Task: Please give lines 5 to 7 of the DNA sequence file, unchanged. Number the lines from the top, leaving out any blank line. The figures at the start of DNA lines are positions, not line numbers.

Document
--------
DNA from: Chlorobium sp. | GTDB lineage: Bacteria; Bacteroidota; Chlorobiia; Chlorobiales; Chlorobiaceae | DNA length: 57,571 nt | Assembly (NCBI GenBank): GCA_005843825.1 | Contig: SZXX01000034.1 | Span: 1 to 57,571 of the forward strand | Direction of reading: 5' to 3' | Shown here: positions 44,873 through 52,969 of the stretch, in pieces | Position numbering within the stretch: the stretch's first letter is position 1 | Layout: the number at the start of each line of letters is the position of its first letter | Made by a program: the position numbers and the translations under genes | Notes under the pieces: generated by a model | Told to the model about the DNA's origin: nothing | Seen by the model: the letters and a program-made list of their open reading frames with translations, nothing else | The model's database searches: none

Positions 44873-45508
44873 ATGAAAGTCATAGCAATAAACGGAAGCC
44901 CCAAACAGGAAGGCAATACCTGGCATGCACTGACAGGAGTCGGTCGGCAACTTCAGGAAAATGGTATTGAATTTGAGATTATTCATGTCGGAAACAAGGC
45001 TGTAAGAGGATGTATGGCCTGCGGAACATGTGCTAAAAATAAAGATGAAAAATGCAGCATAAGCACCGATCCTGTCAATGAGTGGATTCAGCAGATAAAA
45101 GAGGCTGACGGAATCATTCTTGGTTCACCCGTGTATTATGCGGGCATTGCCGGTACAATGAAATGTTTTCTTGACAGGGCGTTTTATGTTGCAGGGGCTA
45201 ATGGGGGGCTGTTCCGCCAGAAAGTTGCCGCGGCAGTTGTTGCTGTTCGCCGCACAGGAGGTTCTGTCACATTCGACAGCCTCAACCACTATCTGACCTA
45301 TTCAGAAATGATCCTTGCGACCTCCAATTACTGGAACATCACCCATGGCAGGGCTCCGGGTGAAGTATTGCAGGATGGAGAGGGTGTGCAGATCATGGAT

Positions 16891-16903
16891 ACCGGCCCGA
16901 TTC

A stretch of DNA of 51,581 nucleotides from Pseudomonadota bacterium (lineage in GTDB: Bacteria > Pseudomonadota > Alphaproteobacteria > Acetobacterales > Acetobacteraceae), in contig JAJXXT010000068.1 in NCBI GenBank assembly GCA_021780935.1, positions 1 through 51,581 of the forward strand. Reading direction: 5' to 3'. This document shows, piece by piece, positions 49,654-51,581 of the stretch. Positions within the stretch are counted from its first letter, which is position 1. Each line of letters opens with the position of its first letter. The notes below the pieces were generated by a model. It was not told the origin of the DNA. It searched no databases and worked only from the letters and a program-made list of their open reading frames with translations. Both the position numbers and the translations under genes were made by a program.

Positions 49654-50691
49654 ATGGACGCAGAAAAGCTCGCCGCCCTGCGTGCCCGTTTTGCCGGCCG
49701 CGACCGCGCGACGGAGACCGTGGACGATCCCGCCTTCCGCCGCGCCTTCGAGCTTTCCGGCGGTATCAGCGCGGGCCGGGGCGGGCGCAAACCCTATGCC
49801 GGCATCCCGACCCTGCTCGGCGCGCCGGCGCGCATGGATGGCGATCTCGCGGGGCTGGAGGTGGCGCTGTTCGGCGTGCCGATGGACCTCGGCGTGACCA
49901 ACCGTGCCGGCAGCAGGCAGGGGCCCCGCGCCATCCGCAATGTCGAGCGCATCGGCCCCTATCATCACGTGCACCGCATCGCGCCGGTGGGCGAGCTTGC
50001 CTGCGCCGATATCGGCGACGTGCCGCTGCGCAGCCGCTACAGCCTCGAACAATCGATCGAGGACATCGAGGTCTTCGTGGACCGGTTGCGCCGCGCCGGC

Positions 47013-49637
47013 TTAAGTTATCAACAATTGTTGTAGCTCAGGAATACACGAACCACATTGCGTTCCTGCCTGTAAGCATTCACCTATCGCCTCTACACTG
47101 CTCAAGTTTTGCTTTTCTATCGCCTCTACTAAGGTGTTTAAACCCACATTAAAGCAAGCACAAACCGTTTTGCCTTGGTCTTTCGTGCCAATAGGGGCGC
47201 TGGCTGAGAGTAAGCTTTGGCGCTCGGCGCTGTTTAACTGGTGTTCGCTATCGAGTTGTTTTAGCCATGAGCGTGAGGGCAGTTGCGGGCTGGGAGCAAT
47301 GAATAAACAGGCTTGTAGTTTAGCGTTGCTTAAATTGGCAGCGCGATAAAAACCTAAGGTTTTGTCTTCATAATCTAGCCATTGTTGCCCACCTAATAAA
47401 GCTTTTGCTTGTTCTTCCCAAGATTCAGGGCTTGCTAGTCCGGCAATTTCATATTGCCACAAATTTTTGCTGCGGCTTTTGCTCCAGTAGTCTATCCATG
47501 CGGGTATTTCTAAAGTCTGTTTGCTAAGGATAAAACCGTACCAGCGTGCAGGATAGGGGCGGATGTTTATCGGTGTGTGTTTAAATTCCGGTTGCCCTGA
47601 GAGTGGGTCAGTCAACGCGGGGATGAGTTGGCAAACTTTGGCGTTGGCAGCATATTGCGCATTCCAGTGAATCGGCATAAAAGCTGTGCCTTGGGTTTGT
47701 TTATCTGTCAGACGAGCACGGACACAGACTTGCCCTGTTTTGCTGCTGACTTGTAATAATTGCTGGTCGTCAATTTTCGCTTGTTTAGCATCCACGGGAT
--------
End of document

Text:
45001 TGTAAGAGGATGTATGGCCTGCGGAACATGTGCTAAAAATAAAGATGAAAAATGCAGCATAAGCACCGATCCTGTCAATGAGTGGATTCAGCAGATAAAA
45101 GAGGCTGACGGAATCATTCTTGGTTCACCCGTGTATTATGCGGGCATTGCCGGTACAATGAAATGTTTTCTTGACAGGGCGTTTTATGTTGCAGGGGCTA
45201 ATGGGGGGCTGTTCCGCCAGAAAGTTGCCGCGGCAGTTGTTGCTGTTCGCCGCACAGGAGGTTCTGTCACATTCGACAGCCTCAACCACTATCTGACCTA